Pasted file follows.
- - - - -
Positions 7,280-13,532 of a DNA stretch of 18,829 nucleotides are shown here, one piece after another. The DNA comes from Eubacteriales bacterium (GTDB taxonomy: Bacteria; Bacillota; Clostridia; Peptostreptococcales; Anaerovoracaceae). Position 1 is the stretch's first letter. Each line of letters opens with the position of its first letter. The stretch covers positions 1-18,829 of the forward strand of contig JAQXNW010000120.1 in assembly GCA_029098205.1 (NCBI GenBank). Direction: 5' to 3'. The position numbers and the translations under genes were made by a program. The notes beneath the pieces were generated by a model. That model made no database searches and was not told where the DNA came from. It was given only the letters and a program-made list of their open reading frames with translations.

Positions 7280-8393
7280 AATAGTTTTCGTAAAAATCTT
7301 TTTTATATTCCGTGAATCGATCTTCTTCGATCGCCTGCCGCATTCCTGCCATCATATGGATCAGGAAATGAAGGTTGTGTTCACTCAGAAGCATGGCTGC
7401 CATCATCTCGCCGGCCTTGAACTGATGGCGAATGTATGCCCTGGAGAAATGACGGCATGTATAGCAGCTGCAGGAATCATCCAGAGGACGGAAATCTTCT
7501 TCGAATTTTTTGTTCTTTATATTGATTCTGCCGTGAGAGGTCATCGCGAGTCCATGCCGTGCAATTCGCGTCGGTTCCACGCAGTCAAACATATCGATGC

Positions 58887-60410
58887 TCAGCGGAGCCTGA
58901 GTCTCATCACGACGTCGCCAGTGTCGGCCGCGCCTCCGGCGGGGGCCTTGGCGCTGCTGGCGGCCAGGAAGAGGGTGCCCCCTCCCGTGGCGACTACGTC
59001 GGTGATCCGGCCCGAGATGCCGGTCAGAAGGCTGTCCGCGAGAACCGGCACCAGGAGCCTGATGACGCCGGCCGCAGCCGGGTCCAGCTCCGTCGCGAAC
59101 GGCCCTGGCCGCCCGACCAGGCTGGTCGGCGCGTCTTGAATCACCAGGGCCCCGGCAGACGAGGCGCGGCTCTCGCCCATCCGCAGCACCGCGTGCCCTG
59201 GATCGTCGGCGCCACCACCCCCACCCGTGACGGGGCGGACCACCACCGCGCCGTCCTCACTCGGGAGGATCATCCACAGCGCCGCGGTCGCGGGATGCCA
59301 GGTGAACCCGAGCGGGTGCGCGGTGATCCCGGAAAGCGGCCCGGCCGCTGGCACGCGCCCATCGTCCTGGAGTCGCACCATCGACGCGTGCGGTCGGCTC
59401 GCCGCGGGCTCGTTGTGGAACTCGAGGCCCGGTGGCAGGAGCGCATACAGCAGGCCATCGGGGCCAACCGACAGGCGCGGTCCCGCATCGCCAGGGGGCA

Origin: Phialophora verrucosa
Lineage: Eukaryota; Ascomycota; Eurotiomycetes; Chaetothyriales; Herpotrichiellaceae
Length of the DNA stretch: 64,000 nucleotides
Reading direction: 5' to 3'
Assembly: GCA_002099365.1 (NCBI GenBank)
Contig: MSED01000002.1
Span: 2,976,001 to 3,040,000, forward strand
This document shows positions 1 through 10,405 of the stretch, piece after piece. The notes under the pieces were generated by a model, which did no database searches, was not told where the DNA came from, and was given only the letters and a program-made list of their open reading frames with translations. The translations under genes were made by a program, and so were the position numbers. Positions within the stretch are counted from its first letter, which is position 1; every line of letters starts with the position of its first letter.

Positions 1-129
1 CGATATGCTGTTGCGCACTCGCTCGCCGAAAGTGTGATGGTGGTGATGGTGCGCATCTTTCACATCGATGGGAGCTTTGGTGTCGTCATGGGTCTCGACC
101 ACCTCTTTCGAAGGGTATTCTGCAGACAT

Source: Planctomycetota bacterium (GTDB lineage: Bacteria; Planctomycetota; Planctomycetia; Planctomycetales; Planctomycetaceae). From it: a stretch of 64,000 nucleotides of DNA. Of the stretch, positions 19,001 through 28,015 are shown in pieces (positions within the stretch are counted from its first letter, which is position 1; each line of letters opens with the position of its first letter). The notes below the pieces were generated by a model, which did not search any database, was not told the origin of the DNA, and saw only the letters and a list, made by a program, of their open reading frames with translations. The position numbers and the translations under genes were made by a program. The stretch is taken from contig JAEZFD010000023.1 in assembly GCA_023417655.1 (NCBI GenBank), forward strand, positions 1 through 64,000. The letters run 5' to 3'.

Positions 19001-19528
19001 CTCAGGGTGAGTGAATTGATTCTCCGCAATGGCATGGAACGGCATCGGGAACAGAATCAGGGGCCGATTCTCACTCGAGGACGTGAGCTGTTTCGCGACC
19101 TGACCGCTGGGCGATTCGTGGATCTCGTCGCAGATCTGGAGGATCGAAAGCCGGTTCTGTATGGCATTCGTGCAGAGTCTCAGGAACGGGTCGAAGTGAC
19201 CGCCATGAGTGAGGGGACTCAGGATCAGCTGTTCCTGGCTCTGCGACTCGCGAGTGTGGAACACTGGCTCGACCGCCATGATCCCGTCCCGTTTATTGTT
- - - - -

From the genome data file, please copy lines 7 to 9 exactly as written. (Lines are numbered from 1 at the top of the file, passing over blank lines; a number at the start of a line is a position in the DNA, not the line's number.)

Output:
Positions 58887-60410
58887 TCAGCGGAGCCTGA
58901 GTCTCATCACGACGTCGCCAGTGTCGGCCGCGCCTCCGGCGGGGGCCTTGGCGCTGCTGGCGGCCAGGAAGAGGGTGCCCCCTCCCGTGGCGACTACGTC